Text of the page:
What got me to thinking about this are those who beg and beg for money so they can “preach the message of God to the whole world” via internet or satelite. Not all cultures have this technology.
However I do understand what you are saying, none of it can be done without “love.” It really gets me when I hear some say how everyone is going to hell, (but them of course) yet they tell you this because they “love you” and “must speak the truth.” They are sending you to hell, yet bringing you the “love of God.” To me there is something wrong in that.
To me some of this “modern day Evangelization” could use a little less media and a whole lot more love. Good reflective post and God Bless, SR
God loves the poor. There are still many areas of the world where men and women will need to abandon their modern comfort zone to bring Christ’s message to the simple, humble, noble children of God who have still not heard the Word of God.
I heard some astonishing missionary stories at dinner last night. There was this one missionary in Papua New Guinea who travels to on foot from village to village, and every village speaks a different language. He cannot possibly learn every language. So how does he preach? Even if they had electricitty and wifi, it wouldn’t make any difference. He has to rely on the Holy Spirit and find innovative ways to teach the word of God. It would be too much for me to expound upon his methods here, but it all effectively establishes your point.
The term “New Evangelization” was coined by John Paul II before the dot-com boom. How then can the New Evangelization depend on the new social media, which did not even exist when the initiative was launched?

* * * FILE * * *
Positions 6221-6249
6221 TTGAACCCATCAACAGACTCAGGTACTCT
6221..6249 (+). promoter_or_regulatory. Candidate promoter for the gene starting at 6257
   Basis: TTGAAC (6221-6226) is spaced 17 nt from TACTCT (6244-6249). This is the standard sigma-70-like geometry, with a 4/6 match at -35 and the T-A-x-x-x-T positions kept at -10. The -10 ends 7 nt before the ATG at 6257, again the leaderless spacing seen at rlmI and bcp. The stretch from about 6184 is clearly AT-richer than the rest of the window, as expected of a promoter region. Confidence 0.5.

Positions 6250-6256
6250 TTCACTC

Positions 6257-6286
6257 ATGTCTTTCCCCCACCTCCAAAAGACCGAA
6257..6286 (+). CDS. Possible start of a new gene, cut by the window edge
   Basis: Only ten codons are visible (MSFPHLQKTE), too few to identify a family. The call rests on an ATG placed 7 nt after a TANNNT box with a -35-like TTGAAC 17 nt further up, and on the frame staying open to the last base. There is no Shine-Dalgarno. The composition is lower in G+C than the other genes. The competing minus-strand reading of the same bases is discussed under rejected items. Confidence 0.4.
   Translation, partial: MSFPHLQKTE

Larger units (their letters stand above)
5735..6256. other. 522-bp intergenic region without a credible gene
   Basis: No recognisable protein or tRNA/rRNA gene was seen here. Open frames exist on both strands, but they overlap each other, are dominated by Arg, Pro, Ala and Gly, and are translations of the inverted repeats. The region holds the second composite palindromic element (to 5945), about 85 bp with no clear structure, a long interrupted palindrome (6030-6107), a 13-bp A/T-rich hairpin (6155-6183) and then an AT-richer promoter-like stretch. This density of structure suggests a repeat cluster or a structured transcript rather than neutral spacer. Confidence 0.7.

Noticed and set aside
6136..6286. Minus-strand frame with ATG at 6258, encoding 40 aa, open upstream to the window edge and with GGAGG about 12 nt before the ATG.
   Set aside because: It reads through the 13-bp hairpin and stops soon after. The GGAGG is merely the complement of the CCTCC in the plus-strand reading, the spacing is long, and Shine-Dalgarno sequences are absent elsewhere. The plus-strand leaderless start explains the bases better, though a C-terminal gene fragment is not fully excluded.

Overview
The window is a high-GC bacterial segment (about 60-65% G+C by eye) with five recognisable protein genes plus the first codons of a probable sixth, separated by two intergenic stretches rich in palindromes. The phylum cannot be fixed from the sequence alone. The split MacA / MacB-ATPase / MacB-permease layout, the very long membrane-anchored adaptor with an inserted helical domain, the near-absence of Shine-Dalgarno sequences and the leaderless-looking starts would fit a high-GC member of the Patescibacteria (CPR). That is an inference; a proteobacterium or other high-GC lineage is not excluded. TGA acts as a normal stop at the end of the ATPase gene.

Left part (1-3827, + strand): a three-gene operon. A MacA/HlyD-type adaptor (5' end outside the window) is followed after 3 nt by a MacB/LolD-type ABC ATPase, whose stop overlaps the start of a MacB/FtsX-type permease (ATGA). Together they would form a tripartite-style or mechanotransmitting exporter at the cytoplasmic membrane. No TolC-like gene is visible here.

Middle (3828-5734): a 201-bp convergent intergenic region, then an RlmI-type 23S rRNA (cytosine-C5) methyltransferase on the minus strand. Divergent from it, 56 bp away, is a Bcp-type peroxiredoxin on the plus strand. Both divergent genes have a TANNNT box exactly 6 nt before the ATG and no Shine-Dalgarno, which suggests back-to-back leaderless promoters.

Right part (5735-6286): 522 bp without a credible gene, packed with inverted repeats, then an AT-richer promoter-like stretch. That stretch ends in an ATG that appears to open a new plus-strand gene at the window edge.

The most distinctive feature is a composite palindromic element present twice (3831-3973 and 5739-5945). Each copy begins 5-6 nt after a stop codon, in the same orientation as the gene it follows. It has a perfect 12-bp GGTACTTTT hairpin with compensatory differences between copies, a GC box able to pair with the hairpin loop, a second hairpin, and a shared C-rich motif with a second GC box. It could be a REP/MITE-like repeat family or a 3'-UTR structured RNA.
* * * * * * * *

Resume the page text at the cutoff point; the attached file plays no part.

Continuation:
The world needs to be evangelized and re-evangelized. The Spirit blows where it will. We can only collaborate using the every licit means at our disposal to reach people where they are at.
I do agree that we need to use every licit means at our disposal to reach people where they are at. Good point. God Bless, SR
I agree with your premise that social media is not a very effective form of evangelism. Contact evangelism is king. The apostle Paul found that out long ago when he said, “The harvest truly is great, but the labourers are few: pray ye, therefore, the Lord of the harvest, that he would send forth labourers into his harvest” (Luke 10:2).
The person to person approach is always more effective, combined with basic scriptural instruction and the fundamentals of the faith. Thanks friend! God bless!
Reblogged this on Perpetual Learner.
🙂 ~ Thanks Fr Matthew. Hey everybody, check out Fr Matthew’s blog sometime. You’ll be glad you did.
You make so many good points here, both in the post and in the comments. I totally agree with you. Nothing will ever replace one-to-one sharing and conversion, but the seed can be, and is, planted through social networking and modern technology of all sorts. Art has always touched hearts and minds. Art is not just painting, literature, and classical music . . . and that is now graphics, ad illustrations, television shows, movies, and musical sounds of all sorts from commercial jingles to hiphop. I think the Church needs to be adept at using all of them to spread the Word. If you don’t think art is one of THE most important ways to touch people’s lives–just take a look at what the advertising industry, via TV, has affected our culture. Complete transformation of lifestyle and values. We can do it, too.
I totally agree! I believe art is our participation in the creative process (if I may call it that; not sure process is the best word). God gave us the skill to imitate him through our production by bringing new and beautiful things into being using the powers and the raw materials he gave us. We should use it to glorify him and bring more people to him, always.